2004   -Deborah J. Haynes Scholarship for the Arts, Boulder CO

2003      -Deborah J. Haynes Scholarship for the Arts, Boulder CO

                -Milnor Arts Scholarship, University of Washington, Seattle WA



2010 -Artist Lecture, in conjunction with Iraq Suicide Attack Pillow Project: a Memorial, Pool Art Center,              

            Drury University, Springfield MO

        -Artist Talk, What does being a working artist mean?  Pool Art Center, Drury University, Springfield MO

        -Panel Discussion of Activist Artists, Iraq History Project, DePaul University,  International Human        

              Rights Law Institute, Chicago IL

2007   -Public Artist Talk, Pilsen Artist's Salon, Chicago Artist's Month, Chicago IL

2004  -Artist Talk, in conjunction with Reconstructed Identity, Ceramic & Metal Arts Building, Seattle WA

2003    -Artist Source Presentation, Ceramic & Metal Arts Building, Seattle WA



2012 -“Art,  Politics and Pillows,”  Dr. Thomas Russo, Drury Magazine, page 33, Fall 2012.

2010       -“Pillows represent hard fact of war,”  Camille Dautrich, Front page feature article, Springfield

                  News-Leader, December 3.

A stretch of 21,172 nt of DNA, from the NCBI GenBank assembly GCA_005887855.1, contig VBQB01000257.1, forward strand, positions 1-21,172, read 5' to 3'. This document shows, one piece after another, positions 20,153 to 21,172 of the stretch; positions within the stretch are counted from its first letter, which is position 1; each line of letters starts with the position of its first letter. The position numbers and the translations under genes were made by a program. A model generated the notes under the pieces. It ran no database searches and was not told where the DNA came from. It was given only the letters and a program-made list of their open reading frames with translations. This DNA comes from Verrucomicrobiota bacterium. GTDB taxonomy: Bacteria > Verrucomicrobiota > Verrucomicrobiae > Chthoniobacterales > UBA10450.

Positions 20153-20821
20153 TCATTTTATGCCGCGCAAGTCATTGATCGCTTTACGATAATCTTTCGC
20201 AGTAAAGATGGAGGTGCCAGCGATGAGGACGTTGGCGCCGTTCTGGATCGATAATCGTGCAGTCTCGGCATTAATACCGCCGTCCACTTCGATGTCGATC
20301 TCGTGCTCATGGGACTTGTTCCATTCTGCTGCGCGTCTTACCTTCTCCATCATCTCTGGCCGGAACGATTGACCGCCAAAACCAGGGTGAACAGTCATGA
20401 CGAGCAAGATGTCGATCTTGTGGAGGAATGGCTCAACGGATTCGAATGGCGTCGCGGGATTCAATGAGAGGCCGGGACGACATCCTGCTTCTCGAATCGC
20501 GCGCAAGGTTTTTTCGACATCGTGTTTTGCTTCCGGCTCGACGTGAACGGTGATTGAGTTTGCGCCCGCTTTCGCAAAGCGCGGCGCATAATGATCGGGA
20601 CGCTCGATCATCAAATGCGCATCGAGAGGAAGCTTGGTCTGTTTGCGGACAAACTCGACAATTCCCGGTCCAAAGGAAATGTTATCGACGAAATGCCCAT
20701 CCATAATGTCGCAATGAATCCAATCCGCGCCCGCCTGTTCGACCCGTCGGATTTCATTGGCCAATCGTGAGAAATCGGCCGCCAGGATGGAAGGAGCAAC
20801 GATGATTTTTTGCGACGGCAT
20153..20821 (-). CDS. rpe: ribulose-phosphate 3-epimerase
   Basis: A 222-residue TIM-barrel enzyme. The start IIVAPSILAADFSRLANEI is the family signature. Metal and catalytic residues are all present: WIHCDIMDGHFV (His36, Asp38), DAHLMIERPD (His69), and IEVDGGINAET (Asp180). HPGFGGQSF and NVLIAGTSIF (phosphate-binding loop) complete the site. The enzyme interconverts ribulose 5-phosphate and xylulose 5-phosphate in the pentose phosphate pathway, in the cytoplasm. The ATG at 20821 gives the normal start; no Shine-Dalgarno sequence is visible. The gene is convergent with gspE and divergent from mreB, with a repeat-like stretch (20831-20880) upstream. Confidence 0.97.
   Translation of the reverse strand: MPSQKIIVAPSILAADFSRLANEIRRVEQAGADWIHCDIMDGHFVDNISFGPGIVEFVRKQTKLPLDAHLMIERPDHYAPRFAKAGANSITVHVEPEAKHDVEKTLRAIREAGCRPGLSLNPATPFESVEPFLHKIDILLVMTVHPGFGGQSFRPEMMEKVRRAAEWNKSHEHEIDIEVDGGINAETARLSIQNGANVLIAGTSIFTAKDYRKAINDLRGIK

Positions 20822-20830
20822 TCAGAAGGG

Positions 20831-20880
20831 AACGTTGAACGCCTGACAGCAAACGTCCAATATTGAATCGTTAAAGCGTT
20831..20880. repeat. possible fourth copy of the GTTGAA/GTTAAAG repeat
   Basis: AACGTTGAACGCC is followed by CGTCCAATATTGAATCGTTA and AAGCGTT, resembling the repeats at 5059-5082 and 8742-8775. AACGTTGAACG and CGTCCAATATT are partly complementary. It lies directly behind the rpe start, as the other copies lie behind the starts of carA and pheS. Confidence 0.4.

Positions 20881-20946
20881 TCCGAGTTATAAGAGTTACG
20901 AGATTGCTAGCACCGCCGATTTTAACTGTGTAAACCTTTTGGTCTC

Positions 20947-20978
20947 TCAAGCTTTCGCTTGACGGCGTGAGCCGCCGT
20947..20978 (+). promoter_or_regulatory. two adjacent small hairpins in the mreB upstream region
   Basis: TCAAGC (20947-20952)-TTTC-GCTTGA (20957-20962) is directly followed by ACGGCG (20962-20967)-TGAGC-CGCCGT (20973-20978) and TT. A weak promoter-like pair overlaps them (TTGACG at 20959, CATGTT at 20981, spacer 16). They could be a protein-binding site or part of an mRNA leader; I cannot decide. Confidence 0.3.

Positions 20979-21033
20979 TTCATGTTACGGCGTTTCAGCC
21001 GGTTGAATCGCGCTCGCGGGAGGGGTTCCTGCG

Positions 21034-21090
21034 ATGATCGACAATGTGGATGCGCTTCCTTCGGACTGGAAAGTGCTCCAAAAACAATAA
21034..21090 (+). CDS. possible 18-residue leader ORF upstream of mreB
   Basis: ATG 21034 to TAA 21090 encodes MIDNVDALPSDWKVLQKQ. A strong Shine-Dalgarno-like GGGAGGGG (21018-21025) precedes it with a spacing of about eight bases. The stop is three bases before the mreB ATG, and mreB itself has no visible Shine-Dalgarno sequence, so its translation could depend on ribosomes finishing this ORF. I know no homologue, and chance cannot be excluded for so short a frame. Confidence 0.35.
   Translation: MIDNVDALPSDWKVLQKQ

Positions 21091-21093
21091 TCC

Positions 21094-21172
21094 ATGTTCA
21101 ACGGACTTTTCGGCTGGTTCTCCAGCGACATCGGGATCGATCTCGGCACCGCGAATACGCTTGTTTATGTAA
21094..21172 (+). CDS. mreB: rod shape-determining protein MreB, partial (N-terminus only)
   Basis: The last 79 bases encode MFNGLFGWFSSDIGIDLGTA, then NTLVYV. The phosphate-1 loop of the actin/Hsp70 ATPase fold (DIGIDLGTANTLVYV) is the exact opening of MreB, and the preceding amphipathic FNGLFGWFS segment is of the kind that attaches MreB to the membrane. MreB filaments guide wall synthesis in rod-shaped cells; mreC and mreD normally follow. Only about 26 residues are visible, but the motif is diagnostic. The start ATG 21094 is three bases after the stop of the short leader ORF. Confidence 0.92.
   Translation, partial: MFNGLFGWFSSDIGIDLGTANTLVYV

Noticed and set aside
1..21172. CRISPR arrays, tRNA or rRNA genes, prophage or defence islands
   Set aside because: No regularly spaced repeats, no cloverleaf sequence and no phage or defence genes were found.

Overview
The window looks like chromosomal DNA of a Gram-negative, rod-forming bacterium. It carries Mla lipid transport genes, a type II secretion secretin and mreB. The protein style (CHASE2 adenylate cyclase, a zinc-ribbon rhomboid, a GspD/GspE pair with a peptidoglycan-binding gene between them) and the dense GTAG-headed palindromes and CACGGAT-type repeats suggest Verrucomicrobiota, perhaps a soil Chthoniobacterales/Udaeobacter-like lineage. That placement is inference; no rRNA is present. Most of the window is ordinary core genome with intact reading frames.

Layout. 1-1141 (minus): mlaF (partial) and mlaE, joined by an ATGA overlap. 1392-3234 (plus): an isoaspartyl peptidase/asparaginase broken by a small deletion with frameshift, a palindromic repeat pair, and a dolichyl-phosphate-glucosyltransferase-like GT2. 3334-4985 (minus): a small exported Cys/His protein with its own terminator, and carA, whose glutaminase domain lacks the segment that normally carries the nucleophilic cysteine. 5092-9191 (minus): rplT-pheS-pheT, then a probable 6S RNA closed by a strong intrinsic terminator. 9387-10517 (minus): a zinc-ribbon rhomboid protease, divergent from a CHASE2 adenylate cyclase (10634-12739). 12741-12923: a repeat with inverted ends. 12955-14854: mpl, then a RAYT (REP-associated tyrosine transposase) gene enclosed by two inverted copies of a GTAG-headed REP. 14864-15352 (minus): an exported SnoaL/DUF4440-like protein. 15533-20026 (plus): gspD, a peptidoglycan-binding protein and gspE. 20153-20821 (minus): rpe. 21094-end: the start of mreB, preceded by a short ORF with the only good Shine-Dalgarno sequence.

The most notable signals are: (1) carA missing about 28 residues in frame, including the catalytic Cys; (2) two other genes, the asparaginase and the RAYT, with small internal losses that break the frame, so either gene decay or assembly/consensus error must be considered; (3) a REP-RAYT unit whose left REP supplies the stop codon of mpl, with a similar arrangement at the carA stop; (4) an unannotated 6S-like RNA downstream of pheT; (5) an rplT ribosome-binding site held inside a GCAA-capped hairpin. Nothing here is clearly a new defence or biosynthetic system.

2009       -“Chicago artist discusses the creation of the Iraq Suicide Attack Project,” Jennifer Lacey,            

                  ChicagoTalks.Org, Online video interview, March 5.

2008       -“Artist Portfolio,” Proximity Magazine, Issue 2, pgs 158-159, September.

      -“Homespun Memorials,” Jason Foumberg, NewCity Chicago, July 3.

      -“Sleep won’t be so easy…,” Justin Sondak, Centerstage Chicago, June 30.

      -“In the Galleries,” Alan Artner, Chicago Tribune, June 27

2007      -“Drawing Blood in Bridgeport,” Kevin Nance, Chicago Sun-Times, October 19.

     -“Make a Connection,” Chicago Artists Month Brochure, pgs 18-19, October.

benjamin june

curriculum vitae

Chicago's Water Tower Project


Chicago’s water towers used to serve the purpose of safety and protection.  Now they are unused and obsolete, and many people do not even notice their existence.  I am interested in these deteriorating, vandalized and forgotten relics.  I hand embroider architectural portraits to memorialize these water towers and to bring attention to this small part of Chicago’s history.  With the use of black, white and grey thread, I draw their ghost-like status in our city.  The process requires time, focus and intimacy and I have to be thoughtful and delicate with the materials as well as the concepts, and the end result speaks to fragility, loss and the memory of things past.

artist statements.


-Estranged, 2005, Letizia's Cafe & Wine Bar, Chicago IL



Chicago is known for it architecture, but what interested me when I moved here, was not the famous skyscrapers, but the endless amount of simple brick buildings and their iron accessories.